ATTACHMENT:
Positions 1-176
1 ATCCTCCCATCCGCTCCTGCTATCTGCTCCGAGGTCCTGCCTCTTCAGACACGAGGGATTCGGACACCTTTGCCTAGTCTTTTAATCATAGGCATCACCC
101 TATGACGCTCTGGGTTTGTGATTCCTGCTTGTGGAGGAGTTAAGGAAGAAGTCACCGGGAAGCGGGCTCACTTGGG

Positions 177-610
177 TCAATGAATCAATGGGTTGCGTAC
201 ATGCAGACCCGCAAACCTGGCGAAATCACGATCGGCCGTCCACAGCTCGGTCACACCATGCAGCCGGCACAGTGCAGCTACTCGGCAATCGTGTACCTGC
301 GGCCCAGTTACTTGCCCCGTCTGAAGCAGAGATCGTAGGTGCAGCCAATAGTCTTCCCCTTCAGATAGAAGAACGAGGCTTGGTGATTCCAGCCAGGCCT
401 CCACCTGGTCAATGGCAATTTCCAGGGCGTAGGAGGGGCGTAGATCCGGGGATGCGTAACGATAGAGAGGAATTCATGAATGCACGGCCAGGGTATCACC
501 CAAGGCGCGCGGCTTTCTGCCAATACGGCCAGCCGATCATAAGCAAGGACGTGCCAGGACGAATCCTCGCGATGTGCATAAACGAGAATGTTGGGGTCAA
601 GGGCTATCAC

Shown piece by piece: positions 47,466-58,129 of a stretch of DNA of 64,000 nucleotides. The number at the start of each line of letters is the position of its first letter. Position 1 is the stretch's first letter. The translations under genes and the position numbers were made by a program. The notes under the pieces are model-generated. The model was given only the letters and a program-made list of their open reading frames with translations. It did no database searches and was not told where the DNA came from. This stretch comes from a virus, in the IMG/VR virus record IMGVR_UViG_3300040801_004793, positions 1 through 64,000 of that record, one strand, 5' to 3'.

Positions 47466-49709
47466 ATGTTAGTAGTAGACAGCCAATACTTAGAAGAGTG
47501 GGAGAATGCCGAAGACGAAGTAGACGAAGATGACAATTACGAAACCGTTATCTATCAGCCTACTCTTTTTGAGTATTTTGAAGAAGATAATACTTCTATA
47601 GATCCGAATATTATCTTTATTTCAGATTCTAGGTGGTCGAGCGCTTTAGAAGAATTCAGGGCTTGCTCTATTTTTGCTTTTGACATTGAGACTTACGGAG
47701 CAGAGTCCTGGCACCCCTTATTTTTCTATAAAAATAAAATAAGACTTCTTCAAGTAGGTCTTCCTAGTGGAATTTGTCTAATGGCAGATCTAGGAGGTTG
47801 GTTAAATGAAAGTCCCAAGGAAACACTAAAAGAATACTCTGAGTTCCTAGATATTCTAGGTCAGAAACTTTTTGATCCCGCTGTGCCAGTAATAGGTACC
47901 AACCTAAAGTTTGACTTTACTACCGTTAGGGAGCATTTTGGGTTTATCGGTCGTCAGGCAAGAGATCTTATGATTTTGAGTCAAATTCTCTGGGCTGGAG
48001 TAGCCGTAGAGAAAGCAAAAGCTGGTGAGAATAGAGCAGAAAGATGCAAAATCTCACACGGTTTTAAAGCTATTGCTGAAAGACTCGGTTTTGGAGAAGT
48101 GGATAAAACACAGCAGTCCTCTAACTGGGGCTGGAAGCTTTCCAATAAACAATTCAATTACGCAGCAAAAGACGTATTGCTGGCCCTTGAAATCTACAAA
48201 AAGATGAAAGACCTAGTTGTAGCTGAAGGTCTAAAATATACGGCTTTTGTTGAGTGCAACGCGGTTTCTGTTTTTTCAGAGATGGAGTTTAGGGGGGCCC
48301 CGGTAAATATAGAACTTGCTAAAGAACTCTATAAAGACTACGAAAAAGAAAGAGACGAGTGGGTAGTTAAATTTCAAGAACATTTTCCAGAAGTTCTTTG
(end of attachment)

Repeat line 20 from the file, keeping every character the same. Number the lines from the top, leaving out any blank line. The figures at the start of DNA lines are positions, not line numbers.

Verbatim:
48101 GGATAAAACACAGCAGTCCTCTAACTGGGGCTGGAAGCTTTCCAATAAACAATTCAATTACGCAGCAAAAGACGTATTGCTGGCCCTTGAAATCTACAAA